One-of-a-kind sweet-’n-salty art exhibition celebrates Kellogg’s HFSS-compliant achievements

By Gill Hyslop

- Last updated on GMT

Kelloggs Tower Bridge by Michelle Wibowo. Pic: Kellogg UK
Kelloggs Tower Bridge by Michelle Wibowo. Pic: Kellogg UK

Related tags Kellogg UK HFSS sugar reduction Fibre Salt content Breakfast cereals art exhibition

Since 2011, the Special K, Coco Pops and Krave maker has reduced the sugar and salt content - 18% and 23%, respectively - across all its cereals, while increasing fibre by 20%. Furthermore, its children’s cereals have also seen sugar drop by 36%, salt by 37% and fibre increase by 52%.

To celebrate these milestones in its non-HFSS compliance efforts, the breakfast cereal giant commissioned eight up-and-coming artists from around the world to create a series of pieces made entirely out of salt and sugar.

The Kellogg’s Reductive Art Exhibition - A Story of Salt and Sugar opened in London (8 September at the OXO Gallery) and will continue its journey to Paris, France, on 15-16 September.

The unique gallery of artwork includes a 3D breakfast table spread created by Tim Simpson and sculpted out of 50kg of salt, as well as a recreation of Van Gogh’s famous self-portrait by Q Devine, created using 12,000 sugar cubes. Other artists include Gala Bell, Bashir Sultani and Michelle Wibowo, among others.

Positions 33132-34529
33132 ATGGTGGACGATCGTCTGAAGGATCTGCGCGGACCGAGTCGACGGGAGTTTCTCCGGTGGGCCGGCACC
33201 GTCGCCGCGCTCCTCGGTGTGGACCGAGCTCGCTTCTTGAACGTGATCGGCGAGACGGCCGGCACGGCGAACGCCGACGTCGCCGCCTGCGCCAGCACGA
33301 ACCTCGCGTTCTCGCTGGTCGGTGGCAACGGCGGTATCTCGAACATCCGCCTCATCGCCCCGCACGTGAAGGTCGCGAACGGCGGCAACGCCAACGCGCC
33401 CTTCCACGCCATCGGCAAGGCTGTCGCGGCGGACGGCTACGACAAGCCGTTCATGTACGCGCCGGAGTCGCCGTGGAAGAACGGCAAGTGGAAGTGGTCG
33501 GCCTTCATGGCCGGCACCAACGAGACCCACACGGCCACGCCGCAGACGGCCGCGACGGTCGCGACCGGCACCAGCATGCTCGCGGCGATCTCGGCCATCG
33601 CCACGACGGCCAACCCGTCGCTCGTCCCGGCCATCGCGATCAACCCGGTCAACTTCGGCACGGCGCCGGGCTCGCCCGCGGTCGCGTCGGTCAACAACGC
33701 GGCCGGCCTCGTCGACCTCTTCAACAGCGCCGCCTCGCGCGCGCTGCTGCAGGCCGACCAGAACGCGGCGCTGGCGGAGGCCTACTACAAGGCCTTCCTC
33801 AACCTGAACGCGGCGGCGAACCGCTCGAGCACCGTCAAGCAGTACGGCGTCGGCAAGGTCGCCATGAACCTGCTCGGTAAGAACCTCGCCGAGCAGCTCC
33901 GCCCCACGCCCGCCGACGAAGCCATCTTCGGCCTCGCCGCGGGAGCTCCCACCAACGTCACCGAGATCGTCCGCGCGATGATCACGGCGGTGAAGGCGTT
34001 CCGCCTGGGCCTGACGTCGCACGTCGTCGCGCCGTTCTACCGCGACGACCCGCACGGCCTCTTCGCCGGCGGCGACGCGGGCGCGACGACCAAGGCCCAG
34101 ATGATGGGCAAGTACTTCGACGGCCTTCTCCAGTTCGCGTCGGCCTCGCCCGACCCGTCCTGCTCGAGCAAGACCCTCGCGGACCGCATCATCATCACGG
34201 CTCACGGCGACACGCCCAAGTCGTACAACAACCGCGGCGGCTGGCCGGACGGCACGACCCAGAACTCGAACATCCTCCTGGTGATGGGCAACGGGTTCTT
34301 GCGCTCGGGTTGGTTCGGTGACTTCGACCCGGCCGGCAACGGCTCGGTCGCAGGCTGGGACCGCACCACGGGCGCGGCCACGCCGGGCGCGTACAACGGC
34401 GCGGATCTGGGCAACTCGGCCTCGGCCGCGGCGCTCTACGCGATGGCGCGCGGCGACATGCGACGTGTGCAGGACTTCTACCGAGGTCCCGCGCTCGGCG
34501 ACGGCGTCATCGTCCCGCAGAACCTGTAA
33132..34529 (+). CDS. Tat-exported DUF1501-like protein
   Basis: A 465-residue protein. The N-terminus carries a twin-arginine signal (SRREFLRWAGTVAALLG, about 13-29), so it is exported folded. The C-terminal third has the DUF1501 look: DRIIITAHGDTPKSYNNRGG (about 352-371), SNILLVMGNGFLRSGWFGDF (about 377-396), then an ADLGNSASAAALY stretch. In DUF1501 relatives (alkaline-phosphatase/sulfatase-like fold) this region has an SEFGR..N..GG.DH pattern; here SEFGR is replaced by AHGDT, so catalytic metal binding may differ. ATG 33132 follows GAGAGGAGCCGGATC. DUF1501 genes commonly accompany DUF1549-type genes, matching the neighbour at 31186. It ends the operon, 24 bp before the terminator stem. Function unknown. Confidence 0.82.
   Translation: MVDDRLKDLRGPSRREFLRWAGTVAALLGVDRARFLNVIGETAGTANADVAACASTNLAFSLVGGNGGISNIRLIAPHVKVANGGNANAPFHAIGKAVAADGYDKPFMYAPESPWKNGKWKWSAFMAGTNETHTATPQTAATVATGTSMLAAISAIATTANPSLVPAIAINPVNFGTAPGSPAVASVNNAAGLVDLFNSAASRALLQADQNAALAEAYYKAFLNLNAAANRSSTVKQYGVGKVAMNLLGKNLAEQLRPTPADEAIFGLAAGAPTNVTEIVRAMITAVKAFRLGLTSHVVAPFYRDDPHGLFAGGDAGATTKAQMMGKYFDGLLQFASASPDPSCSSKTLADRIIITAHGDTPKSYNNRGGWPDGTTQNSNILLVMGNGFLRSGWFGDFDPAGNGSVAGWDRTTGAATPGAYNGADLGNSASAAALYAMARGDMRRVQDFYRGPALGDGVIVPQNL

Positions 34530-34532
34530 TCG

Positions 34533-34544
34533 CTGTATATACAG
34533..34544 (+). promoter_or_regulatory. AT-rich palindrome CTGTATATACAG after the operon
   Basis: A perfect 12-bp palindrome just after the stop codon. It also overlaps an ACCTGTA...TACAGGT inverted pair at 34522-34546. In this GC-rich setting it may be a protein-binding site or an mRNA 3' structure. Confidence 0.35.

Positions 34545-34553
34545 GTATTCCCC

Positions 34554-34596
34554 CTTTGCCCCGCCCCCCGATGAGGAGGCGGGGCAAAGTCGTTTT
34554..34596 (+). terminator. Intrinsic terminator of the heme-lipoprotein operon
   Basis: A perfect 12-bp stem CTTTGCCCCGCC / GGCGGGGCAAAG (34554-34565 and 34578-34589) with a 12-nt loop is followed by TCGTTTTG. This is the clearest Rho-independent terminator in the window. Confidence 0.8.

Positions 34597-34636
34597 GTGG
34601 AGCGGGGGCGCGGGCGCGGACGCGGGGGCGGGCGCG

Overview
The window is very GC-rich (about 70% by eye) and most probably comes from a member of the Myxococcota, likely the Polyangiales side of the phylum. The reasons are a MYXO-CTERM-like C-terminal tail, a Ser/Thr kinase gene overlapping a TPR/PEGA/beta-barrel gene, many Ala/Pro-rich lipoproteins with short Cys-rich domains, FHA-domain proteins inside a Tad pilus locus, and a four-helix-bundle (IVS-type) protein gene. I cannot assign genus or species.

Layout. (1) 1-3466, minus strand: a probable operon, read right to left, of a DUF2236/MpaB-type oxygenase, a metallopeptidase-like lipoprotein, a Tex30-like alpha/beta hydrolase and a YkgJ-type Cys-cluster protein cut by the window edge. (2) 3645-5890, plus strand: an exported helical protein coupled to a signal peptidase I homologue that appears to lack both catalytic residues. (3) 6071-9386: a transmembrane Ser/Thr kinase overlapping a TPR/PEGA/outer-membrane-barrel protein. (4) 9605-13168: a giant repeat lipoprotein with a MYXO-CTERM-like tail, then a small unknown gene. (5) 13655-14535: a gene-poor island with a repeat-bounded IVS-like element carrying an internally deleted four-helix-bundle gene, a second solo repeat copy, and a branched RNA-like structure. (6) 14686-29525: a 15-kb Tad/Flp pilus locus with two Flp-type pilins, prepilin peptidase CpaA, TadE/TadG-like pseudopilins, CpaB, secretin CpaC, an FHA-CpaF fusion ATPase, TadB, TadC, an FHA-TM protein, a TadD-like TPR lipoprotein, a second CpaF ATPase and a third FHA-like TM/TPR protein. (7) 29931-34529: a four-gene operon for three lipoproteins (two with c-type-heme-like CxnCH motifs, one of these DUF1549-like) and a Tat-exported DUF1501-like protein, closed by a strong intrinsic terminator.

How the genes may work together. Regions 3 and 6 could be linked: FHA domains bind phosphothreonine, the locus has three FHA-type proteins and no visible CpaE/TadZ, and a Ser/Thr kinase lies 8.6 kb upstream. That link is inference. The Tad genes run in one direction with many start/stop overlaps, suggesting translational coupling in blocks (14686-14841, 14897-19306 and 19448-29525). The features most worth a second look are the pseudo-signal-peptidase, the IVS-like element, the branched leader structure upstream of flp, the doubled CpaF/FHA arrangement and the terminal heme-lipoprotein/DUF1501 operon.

A literal interpretation

Kellogg art 2

The final exhibits use over 200kg of sugar and salt - the equivalent to two adult gorillas - and is the equivalent of what has been removed from Kellogg’s cereals.

“People today want more from companies like ours. They not only expect food to taste good, but to do a world of good, too,”​ said a Kellogg’s spokesperson.

“We’re committed to helping address Europe’s chronic lack of fibre by ensuring all of our breakfast foods are either a source of, or high in fibre by the end of 2023.

“As a result, all our children’s cereals are now classified as non-HFSS in the UK. We’ve achieved all of this without using artificial sweeteners, flavours or changing our recipes too much to ensure that our food continues to taste great.

“As part of our continued efforts to support consumers in making healthier food choices we created The Kellogg’s Reductive Art Exhibition – an art installation to help visualise the amount of sugar and salt that has been removed from our cereals.”

The company is hoping the exhibition highlights not only its ongoing commitment to help consumers make healthier breakfast choices, but also that eating healthier can be just as fun, too.

Today, that belief is manifested in Kellogg’s Better Days Promise, the company’s promise to advance sustainable and equitable access to food by addressing the intersection of wellbeing, hunger, sustainability, and equity, diversity and inclusion (ED&I). Kellogg’s Better Days Promise aims to create better days for 3 billion people by the end of 2030.

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